By Tom Stein
June 22, 2007
Om Malik likes to talk — and talk and talk. A tech journalist who worked for magazines such as Red Herring and Business 2.0, he often had more to say than his editors wanted to hear. So in 2001 he started posting his extra items on a homemade Web site called GigaOM. These included his opinions about new technologies, interviews with people he just had lunch with, and sometimes even personal tidbits about his struggling love life.
By the beginning of 2006, a funny thing had happened. His blog was generating 100,000 page views per month, and, what’s more, people were talking about GigaOM like it was actually a news outlet of some significance. By the middle of that year, his monthly page views had climbed to 350,000 and site traffic was growing at a frenzied pace.
He knew it was now or never if he wanted to turn his blog into a full-time business. “I had written about startups for so long,” he says. “I always wanted to see if I had the chops to build something of my own from scratch.” But leaving the security of his magazine job for an unknown future as a professional blogger was not an easy decision. Even his parents told him he’d be crazy to do it.
With a front-row seat to the Internet revolution, however, he’d seen nuttier ideas succeed. In the mid-1990s he witnessed News.com come out of nowhere and grow into a media giant. And more recently he watched as little-known blogs such as Gawker and TechCrunch morphed into flourishing online properties. “Their success gave me strength to go out and try something of my own,” he says.
Today GigaOM is one of the most popular blogs in the universe. It delivers news, analysis, and opinions on technology topics such as broadband, online games, and Web 2.0 to a monthly audience of 500,000 consumers and professionals. But Malik didn’t do it all on his own, at least when it came to financing. His first order of business was to raise nearly $1 million in venture capital from True Ventures.
Venture capital? Strange as it seems, VCs are actually throwing money at people dedicated to spilling their every thought. But why in the world would a blogger like Malik want to take outside capital, especially when he’s popular enough to attract readers and advertisers without anyone’s help?
Malik says he has larger ambitions that require resources beyond his own pockets. “This is not just a blog,” he says. “This is a media company.” He has used the money to hire a handful of writers and editors, as well as technical talent to make the site as slick and user-friendly as possible.
But growing his business without losing the personal appeal of the blog, which presumably is what attracted readers to GigaOM in the first place, may be a challenge. Malik says he’s not too worried because people come to his site for the news and information it provides, not just to read his personal viewpoints.
“The focus here is 80 percent original reporting and 20 percent opinions,” he says. “People want real information. They get tired of opinions quickly. You use that kind of opinion-style blogging as backfill for information, like what traditional news services do. What we are doing is analysis and original reporting, which means we actually go out and talk to people.”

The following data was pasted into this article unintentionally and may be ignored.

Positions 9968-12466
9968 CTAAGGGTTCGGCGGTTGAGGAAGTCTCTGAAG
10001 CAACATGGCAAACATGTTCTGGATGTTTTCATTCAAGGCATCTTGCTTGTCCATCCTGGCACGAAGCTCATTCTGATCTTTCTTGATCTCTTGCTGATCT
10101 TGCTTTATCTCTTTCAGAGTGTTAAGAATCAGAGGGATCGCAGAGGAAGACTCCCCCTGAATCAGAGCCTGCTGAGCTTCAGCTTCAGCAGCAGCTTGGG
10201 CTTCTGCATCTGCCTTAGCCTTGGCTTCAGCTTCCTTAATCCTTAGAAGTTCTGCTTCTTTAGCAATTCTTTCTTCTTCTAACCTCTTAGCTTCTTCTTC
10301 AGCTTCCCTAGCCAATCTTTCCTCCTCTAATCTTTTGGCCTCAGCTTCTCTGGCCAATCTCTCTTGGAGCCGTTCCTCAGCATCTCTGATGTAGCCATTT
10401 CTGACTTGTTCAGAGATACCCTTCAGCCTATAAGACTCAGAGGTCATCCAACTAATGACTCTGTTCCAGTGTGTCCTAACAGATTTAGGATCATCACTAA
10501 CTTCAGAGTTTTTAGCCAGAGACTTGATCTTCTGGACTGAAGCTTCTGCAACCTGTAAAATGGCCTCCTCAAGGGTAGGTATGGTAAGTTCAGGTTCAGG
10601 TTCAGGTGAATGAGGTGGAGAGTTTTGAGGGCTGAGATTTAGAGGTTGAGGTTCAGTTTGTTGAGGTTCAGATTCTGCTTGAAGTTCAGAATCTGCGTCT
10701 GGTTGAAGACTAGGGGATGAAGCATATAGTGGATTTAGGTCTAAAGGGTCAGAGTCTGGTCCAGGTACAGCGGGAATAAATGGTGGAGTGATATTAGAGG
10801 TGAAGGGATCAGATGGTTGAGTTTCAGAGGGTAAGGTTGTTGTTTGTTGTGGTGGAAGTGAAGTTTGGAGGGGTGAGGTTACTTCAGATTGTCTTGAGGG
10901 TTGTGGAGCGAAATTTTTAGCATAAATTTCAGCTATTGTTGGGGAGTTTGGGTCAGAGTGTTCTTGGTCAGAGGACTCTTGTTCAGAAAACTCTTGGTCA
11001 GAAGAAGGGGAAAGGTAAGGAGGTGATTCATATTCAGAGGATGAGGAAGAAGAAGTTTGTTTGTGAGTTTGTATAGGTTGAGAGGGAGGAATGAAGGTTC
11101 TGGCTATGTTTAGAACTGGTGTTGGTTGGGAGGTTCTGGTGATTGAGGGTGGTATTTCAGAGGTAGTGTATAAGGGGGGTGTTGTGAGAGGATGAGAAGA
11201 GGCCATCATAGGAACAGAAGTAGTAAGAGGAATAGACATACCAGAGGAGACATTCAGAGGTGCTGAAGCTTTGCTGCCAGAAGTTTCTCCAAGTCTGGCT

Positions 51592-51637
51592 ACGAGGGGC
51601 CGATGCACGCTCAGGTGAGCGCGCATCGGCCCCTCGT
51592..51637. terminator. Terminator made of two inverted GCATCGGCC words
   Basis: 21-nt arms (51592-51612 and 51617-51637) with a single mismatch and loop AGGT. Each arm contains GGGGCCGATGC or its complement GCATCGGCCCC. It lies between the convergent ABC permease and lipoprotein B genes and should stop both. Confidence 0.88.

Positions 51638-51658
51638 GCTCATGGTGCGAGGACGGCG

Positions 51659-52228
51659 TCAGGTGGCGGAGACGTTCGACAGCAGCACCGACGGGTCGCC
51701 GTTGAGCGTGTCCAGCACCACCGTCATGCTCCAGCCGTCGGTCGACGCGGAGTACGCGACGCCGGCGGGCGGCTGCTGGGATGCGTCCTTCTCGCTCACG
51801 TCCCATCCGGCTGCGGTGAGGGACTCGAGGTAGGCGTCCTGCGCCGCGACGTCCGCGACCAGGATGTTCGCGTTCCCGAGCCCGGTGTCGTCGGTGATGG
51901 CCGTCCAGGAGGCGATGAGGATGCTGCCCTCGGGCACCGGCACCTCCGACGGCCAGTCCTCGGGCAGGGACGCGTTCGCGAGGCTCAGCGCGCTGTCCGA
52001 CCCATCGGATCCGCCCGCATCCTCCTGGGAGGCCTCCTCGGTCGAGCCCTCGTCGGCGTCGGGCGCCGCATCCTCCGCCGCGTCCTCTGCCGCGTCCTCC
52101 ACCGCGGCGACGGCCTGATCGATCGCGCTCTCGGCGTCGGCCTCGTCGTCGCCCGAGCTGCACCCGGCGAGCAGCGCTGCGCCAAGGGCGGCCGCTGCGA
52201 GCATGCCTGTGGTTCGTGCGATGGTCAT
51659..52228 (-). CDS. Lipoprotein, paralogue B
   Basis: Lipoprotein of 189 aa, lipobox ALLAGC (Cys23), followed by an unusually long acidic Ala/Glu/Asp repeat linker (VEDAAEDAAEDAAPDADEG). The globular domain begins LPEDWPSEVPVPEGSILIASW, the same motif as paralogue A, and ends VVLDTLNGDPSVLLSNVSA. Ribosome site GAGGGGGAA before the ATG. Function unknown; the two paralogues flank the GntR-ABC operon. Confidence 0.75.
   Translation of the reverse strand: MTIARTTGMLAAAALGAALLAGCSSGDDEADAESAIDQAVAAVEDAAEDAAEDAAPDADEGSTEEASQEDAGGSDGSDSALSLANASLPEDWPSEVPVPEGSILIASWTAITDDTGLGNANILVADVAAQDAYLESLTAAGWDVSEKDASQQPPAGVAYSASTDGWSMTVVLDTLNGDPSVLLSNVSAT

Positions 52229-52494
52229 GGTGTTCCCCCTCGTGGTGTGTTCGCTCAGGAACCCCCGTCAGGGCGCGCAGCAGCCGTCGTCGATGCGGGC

Just like with any traditional media company, advertising accounts for the bulk of GigaOM’s revenue. But one lesson he learned the hard way is maintaining a Chinese wall between editorial and advertising. “Drawing a strict ethical line is really tough,” he admits. “As a journalist I was insulated from this issue, but now I’m on the firing line.”
Malik says he knows of some bloggers who will ease up on a story or give preferential treatment just to please an advertiser, but he’s not one of them. “I just have to remain hard-core about this, regardless of the consequences,” he says.
Instead of hiring an advertising sales team, Malik decided to outsource all his ad sales to Federated Media Publishing, a company that has built a substantial business by connecting high-quality advertisers with the Web’s most popular blogs.
Malik says he speaks with representatives from Federated Media at least once or twice a week to keep them up-to-date with his vision and what the company is working on next. He also meets with advertisers personally on an informal basis to educate them about his blog and offer his perspective on the tech industry.
Recent advertisers include brand names such as Microsoft, Hewlett-Packard, Intel, and Cingular. Malik won’t reveal how much money his company is making, but does say it’s growing 10 percent each month.
Advertising is not GigaOM’s only source of revenue. The company has expanded into the events business, recently attracting 250 readers to a one-day event in San Francisco on the future of television. “This is all about community building,” says Malik. “We see our events as a form of outreach that feeds back to the blog.”
So what’s the secret of GigaOM’s success? “It’s not rocket science,” says Malik. “We just try to give people the best information we can. If you have something valuable to say, your audience will reward you by coming back every day.”
Tom Stein has contributed to leading business and general interest publications including Wired Magazine, Business 2.0, Venture Capital Journal, and Tennis Magazine.